Head Games

Husband has his arm around his wife, trying to persuade her as she looks the other way
Photo illustration/g-stockstudio/iStock/Thinkstock

I should have known better. But honestly, it sounded pretty reasonable at the time, mostly because this friend usually offered sound advice. I was working through a disagreement with my wife, Jean , and though I didn't want to seem heavy-handed, I was hoping Jean would do things my way. I won't go into the details other than to say it involved a purchase for our sons and an already stressed budget.

When I mentioned the issue to a friend, he suggested I say, "It's your decision, but I wouldn't do it if I were you." His view: This simple sentence would let my wife know exactly how I thought she should proceed, but make it look as if I was leaving the ball in her court. "If you put it that way," my friend said, "she'll agree with you. Just watch."

Different interpretations

So I tried his approach the next time the subject came up. The outcome? Two different interpretations of one conversation. I suppose I should have seen it coming.

What I mostly intended to say: "I wouldn't do it."

What Jean mostly heard: "It's your decision."

So, the item arrived, and I was left to frown over the numbers on the receipt and wonder why we play these little head games with our spouses. Yes, disagreements happen. Even verbal fights happen. It's all part of marriage. But why had I felt the need to try to, well . . . trick the woman I love to win this particular disagreement?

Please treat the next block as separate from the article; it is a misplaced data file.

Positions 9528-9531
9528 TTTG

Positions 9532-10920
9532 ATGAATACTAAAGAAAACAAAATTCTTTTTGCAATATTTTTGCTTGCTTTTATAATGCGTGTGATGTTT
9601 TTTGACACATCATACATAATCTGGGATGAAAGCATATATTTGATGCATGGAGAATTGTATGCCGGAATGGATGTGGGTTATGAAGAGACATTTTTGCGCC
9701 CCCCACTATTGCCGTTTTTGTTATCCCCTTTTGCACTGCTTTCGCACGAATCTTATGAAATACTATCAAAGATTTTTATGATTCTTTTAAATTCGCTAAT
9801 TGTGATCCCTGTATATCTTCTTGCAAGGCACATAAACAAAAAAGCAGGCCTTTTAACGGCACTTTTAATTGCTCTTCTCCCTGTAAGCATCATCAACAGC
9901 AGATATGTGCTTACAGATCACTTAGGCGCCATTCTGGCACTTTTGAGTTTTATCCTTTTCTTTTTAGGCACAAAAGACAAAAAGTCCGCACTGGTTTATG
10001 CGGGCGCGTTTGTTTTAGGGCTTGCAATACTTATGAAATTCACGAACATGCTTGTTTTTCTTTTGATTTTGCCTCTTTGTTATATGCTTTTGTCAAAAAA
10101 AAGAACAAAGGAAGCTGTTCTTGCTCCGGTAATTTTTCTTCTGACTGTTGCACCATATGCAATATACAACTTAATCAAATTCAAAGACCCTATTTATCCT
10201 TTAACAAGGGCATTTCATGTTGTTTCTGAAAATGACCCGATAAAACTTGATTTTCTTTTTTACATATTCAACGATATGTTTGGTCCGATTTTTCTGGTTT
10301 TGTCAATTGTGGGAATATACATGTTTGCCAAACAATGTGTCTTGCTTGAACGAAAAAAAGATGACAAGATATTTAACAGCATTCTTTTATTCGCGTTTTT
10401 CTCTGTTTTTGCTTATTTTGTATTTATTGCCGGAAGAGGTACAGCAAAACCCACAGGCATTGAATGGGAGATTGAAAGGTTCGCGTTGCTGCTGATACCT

Teammates, not opponents

I wonder how often I cross the line in our disagreements, crafting tight arguments and adapting language that is less persuasion than manipulation. If I'm trying to control my wife, I'm not encouraging trust and vulnerability. If my marriage is really going to grow — and if I truly value my wife's opinions — these little, strategic tricks and verbal tactics must be off the table.

Guys, we can resolve disagreements a lot more quickly, and with better results, if we see our wives not as opponents to be outplayed, but as teammates. Let's be men who can disagree, discuss — and then move on.

Jim Daly is president of Focus on the Family and host of the Focus on the Family broadcast. Read his blog today.

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This article appeared in the summer 2013 issue of Focus on the Family's Thriving Family magazine. If you enjoyed this article, read more like it in Focus on the Family’s marriage and parenting magazine. Get it delivered to your home by subscribing for a gift of any amount.

Copyright © 2013 by Focus on the Family.

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